Some suggest that the cost and length of hospital stay might be reduced by instituting “clever” drainage strategies. One such approach is the use of digital electronic drainage systems to manage chest tubes. Removal of chest drains remains an important factor in timing of discharge from the hospital following lung resection. Since data was first published on the first digital suction device in 2006, there has been increased interest in the idea of utilizing objective data from these devices to dictate timing of the removal of chest drains, thereby reducing inter-operator variability and hopefully length of stay [39]. A group in Korea expanded on this idea by utilizing Wi-Fi-enabled digital suction devices in the postoperative management of chest drainage tubes in patients undergoing VATS wedge resection for primary spontaneous pneumothorax [40]. The devices utilized in this study could not only remotely deliver information to providers regarding suction power and volume of air leaks, but they could also allow the providers to remotely control settings on the suction device. In keeping with the growing reliance on mobile technology in our society, clinicians were able to monitor and control device parameters using a smartphone app. Findings in this randomized control trial were consistent with previous studies which showed a statistically significant decrease in chest tube duration, length of stay, and, consequently, overall cost. The investigators established the safety and feasibility of managing pleural drains remotely opening the possibility of discharging patients home with the drains in place and monitoring their progress at home. One limitation of this particular study was that investigators elected not perform any form of pleurodesis to limit the postoperative parameters, thereby reducing the generalizability of the data onto patients who received the gold standard of treatment for spontaneous pneumothoraces, namely, resection and pleurodesis. Despite this limitation, recurrences in this study with 6 months of follow-up data remained low at about 3.4%. Given the rapidity with which mobile technology is advancing, it is not hard to envision a time when physicians can monitor the character and volume of effluent from these devices as well, thereby decreasing the need for inpatient care to that of reaching a stable level of analgesia with only oral agents.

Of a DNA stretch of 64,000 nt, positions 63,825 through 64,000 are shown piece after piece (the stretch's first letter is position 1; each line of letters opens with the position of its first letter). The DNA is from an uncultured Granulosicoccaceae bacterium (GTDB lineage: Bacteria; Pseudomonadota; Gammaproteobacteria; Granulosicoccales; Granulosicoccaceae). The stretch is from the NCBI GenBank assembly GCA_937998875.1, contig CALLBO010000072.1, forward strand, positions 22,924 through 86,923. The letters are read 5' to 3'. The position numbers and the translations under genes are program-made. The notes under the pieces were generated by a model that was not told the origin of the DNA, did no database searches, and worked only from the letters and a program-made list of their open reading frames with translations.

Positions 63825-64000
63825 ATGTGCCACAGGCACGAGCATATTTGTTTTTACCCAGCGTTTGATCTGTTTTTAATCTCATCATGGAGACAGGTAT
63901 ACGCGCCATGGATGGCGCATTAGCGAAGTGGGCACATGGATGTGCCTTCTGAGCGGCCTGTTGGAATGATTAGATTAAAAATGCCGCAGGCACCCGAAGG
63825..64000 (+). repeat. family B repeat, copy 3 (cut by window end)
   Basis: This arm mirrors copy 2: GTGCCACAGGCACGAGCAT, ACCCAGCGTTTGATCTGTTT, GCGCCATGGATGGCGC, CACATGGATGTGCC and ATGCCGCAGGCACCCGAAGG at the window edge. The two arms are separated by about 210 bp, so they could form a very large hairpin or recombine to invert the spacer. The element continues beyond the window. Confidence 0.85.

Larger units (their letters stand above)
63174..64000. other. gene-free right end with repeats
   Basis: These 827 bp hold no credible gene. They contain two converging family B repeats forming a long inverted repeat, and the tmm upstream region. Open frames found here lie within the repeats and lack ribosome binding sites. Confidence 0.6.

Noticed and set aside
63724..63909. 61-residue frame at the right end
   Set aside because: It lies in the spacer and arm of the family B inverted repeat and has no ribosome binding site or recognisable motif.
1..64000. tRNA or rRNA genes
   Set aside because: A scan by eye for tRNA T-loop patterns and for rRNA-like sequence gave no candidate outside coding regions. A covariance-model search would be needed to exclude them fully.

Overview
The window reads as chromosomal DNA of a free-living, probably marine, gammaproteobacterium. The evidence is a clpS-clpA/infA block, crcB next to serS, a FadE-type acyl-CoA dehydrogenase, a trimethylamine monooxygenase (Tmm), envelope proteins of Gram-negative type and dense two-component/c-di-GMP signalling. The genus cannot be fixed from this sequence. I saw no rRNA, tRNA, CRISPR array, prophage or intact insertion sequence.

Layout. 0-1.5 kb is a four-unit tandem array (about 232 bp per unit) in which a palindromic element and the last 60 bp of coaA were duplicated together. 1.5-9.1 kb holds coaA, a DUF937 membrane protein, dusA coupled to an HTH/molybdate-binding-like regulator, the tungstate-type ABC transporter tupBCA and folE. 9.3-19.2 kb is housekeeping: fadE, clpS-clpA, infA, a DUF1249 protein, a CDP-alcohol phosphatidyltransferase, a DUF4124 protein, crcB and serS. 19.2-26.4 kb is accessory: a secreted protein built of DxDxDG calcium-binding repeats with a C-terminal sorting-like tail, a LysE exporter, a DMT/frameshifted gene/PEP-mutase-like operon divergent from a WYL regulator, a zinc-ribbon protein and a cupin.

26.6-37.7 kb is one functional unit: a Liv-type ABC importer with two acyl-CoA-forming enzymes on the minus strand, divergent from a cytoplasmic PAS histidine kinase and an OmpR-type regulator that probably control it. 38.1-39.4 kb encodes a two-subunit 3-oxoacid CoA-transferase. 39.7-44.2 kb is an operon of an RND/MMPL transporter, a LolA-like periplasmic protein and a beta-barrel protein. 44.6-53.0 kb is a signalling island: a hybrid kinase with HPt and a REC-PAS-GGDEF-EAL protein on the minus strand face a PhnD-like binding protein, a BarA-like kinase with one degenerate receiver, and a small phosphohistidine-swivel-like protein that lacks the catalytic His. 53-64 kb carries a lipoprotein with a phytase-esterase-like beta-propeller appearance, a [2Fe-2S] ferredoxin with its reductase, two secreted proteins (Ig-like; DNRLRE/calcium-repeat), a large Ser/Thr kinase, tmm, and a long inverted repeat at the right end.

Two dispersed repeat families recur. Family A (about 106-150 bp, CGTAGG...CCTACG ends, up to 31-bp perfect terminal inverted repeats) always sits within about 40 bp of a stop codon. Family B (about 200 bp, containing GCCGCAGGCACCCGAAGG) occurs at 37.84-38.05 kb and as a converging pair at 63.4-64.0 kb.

There are also financial implications that should be considered when evaluating the differences between open and minimally invasive approaches to the management of pneumothorax and use of adjuncts. In a small Italian study from 1996 comparing VATS versus thoracotomy for management of recurrent spontaneous pneumothorax at a time when reusable VATS instruments were not yet widely available, VATS was still found to have a 22.7% cost savings compared to thoracotomy even when expensive disposable VATS equipment was used. The cost savings at that time were realized in the decreased duration of postoperative hospitalization seen in patients treated with VATS compared to open thoracotomy [10, 41]. A more recent study identified these cost savings in complication, ICU admission, length of hospitalization, operative time, and chest tube duration [42], further supporting the argument of minimally invasive intervention compared to open.